The X100V is so popular that Fujifilm has announced it is temporarily halting orders for the digital camera as the company has too many purchases to process.
Fujifilm introduced the X100V camera in February 2020 with a redesigned lens, the latest generation of X-Trans sensor, a bi-directional tilting rear LCD screen and “optional” weather resistance.
But now, less than three years later, FujiFilm Japan has announced that it is having to temporarily halt new orders because too many are backed up to properly fill them.
Fujifilm Japan broke the news in a public notice on its website on Thursday.
“Regarding the high-end compact digital camera ‘FUJIFILM X100V’, we have received orders that far exceeded our initial plan and we cannot keep up with the product supply,” writes the company. “Therefore, starting today, we will temporarily stop accepting orders.”
“We sincerely apologize for any inconvenience caused to our customers,” the company added. “In addition, we will inform you again on our website about the resumption of orders.”
Corresponding DPReviewthe suspension of new orders seems to affect only the Japanese market.
However, it remains to be seen if the company will take similar action in other regions with the X100V.
“The most popular camera on TikTok”
The X100V has proven to be one of the most popular cameras – with TikTok users increasing their demand.
In November, PetaPixels reported that used Fujifilm X100 camera prices had skyrocketed as TikTok users praised the camera on the social media platform – with X100V prices rising to around $3,000 on Amazon.
On TikTok, the hashtag #fujifilmx100v now has over 4.3 million views and the camera has been praised online for its color science, compact size and image quality.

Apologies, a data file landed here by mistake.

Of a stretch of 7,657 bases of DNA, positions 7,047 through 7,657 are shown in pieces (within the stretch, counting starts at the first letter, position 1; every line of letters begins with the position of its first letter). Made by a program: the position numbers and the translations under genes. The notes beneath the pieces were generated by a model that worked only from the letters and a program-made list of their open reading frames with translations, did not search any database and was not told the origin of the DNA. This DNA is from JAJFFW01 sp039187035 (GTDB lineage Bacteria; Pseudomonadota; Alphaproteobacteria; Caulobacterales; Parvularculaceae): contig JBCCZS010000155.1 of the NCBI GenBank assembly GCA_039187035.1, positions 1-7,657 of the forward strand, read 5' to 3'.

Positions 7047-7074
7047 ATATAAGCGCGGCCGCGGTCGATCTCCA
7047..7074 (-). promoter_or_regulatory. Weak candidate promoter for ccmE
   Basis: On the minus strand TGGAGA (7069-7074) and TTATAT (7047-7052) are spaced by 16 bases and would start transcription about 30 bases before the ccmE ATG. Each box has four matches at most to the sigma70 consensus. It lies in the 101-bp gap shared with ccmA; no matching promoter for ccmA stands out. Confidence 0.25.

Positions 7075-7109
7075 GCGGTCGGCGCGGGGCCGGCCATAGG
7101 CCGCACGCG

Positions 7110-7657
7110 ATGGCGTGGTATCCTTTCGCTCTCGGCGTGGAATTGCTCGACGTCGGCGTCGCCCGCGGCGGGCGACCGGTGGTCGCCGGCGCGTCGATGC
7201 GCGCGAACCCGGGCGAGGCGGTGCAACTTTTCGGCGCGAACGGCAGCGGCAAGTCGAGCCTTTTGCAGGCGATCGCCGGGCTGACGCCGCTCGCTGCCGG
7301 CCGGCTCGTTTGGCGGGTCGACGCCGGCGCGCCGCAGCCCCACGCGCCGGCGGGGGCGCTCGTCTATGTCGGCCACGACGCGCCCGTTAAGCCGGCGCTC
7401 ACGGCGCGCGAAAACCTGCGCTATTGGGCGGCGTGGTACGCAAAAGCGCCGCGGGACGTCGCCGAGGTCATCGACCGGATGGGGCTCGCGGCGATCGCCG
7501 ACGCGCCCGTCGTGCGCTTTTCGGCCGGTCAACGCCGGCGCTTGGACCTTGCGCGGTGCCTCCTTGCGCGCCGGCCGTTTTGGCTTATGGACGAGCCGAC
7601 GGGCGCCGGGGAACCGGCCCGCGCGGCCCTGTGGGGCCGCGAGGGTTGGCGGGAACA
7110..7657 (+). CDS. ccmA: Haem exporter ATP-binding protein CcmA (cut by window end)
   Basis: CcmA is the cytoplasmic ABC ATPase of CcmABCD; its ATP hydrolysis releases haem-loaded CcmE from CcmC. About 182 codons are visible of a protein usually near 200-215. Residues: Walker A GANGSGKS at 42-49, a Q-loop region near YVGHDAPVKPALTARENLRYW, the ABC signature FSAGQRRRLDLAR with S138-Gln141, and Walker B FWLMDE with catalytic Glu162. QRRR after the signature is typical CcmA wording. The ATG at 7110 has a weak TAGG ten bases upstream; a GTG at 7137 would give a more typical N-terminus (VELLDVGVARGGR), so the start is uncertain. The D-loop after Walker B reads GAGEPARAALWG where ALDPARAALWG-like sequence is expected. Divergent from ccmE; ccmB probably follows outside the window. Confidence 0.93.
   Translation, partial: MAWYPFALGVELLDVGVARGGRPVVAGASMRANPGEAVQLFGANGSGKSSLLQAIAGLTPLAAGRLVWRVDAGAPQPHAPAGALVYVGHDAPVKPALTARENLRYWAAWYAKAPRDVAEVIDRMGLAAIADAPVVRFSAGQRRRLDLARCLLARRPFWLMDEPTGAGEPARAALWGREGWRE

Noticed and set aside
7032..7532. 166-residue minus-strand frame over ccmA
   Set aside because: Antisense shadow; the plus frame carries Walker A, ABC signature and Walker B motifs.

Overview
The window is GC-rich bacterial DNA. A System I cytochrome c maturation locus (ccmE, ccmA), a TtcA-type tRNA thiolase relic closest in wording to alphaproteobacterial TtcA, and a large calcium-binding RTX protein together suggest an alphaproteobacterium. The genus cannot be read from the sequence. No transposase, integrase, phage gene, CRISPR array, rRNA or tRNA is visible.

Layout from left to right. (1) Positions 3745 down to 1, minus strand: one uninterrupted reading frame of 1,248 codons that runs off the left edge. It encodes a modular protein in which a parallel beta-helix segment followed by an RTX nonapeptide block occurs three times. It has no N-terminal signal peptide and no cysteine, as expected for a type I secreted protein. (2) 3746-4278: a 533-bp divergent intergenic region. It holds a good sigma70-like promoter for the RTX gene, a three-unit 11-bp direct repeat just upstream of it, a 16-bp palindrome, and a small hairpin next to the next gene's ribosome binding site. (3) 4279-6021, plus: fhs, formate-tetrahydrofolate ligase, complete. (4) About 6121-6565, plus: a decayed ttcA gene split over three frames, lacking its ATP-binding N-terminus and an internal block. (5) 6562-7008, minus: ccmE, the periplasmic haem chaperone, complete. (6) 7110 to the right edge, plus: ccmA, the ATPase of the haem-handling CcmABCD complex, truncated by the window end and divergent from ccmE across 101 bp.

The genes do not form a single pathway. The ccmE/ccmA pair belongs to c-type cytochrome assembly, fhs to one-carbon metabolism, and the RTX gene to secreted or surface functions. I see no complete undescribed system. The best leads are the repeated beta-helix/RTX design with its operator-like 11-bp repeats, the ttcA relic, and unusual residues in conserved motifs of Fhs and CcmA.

However, the XV100V seems to have gained particular traction on the social media platform when photographer Kylie Katich released a viral series of videos about the camera in September.
@kyliekatich THIS CAMERA WILL CHANGE YOUR LIFE #fujifilm #filmcamera #photography #capturethemoment ♬ Original sound – Kyliekatich
Katich piqued the curiosity of Generation Z viewers when she described the Fujifilm X100V as “a digital camera that mimics film” and explained that the photos she took with the model required “no editing”.
Since then, the Fujifilm X100V has earned a reputation as the most popular digital camera on TikTok for its ability to recreate the film aesthetic without filming.
@feelingfriday The most convenient camera to take with me when traveling is the X100V. #fujifilm #35mm #camerareview #x100v #photographyeveryday #filmphotography #kodak ♬ Original sound – Kyle Rothwell
There were videos declaring “This is your sign to buy the Fujifilm X100V” and assuring viewers that they “never have to worry about buying another camera ever again”.
“You don’t need a Fuji X100V to take beautiful pictures”
While there are plenty of TikTok videos praising the Fujifilm X100V, there has been a growing number of photographers over the past month questioning the camera’s unrivaled reputation on the platform.
TikTok users like cinematographer Kevin Lithium have poked fun at the social media platform’s unique obsession with the X100V camera.
Meanwhile, concert photographer Theresa Ambat posted a video on TikTok telling viewers they didn’t need to shell out thousands of dollars for a Fujifilm X100V to get “nice Fuji colors,” and suggested a used Fuji XE3 as a cheaper option before.
@tbatphoto Why you do NOT need a Fuji X100V to take beautiful photos. #fuji #fujix100v #x100v #fujicamera #camera #photography #film #analog #ebay #filmsimulation #vintage #save #money #fyp #photos #photographer ♬ O-Ton – Theresa
Photographer Lisa Marie Hurley also offered advice to TikTok viewers, intrigued by the viral videos about the pricey Fujifilm X100V, reassuring them that there are cheaper alternatives. Other photographers have recommended a used Leica V-Lux 1 as a cheap alternative to the X100V.
TikTok has emerged as a major force in influencing camera trends. PetaPixels previously reported how Generation Z is bringing back the point-and-shoot digital cameras of the early 2000s on social media.
Photo credit: Cover photo by Lucas Hoang.